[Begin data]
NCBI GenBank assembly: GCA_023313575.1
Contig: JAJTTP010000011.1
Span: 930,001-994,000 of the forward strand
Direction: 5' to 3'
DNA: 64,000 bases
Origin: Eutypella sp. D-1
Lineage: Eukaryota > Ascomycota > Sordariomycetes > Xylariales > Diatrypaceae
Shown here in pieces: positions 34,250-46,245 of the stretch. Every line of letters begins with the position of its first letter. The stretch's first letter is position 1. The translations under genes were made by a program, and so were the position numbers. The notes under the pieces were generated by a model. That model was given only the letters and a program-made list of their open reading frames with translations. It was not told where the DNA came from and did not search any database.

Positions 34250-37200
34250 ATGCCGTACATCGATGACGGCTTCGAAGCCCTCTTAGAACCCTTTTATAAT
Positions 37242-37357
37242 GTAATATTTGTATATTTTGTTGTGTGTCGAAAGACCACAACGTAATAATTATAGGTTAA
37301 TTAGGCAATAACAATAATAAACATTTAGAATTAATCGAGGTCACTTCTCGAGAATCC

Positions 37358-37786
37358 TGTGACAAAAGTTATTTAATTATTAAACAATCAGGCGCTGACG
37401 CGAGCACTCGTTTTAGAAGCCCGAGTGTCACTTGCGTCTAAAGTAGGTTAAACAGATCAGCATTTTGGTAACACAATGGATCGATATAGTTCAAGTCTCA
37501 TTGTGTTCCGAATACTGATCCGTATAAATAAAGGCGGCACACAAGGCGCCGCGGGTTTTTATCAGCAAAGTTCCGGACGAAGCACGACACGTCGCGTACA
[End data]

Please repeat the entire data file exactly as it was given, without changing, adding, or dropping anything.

NCBI GenBank assembly: GCA_023313575.1
Contig: JAJTTP010000011.1
Span: 930,001-994,000 of the forward strand
Direction: 5' to 3'
DNA: 64,000 bases
Origin: Eutypella sp. D-1
Lineage: Eukaryota > Ascomycota > Sordariomycetes > Xylariales > Diatrypaceae
Shown here in pieces: positions 34,250-46,245 of the stretch. Every line of letters begins with the position of its first letter. The stretch's first letter is position 1. The translations under genes were made by a program, and so were the position numbers. The notes under the pieces were generated by a model. That model was given only the letters and a program-made list of their open reading frames with translations. It was not told where the DNA came from and did not search any database.

Positions 34250-37200
34250 ATGCCGTACATCGATGACGGCTTCGAAGCCCTCTTAGAACCCTTTTATAAT
Positions 37242-37357
37242 GTAATATTTGTATATTTTGTTGTGTGTCGAAAGACCACAACGTAATAATTATAGGTTAA
37301 TTAGGCAATAACAATAATAAACATTTAGAATTAATCGAGGTCACTTCTCGAGAATCC

Positions 37358-37786
37358 TGTGACAAAAGTTATTTAATTATTAAACAATCAGGCGCTGACG
37401 CGAGCACTCGTTTTAGAAGCCCGAGTGTCACTTGCGTCTAAAGTAGGTTAAACAGATCAGCATTTTGGTAACACAATGGATCGATATAGTTCAAGTCTCA
37501 TTGTGTTCCGAATACTGATCCGTATAAATAAAGGCGGCACACAAGGCGCCGCGGGTTTTTATCAGCAAAGTTCCGGACGAAGCACGACACGTCGCGTACA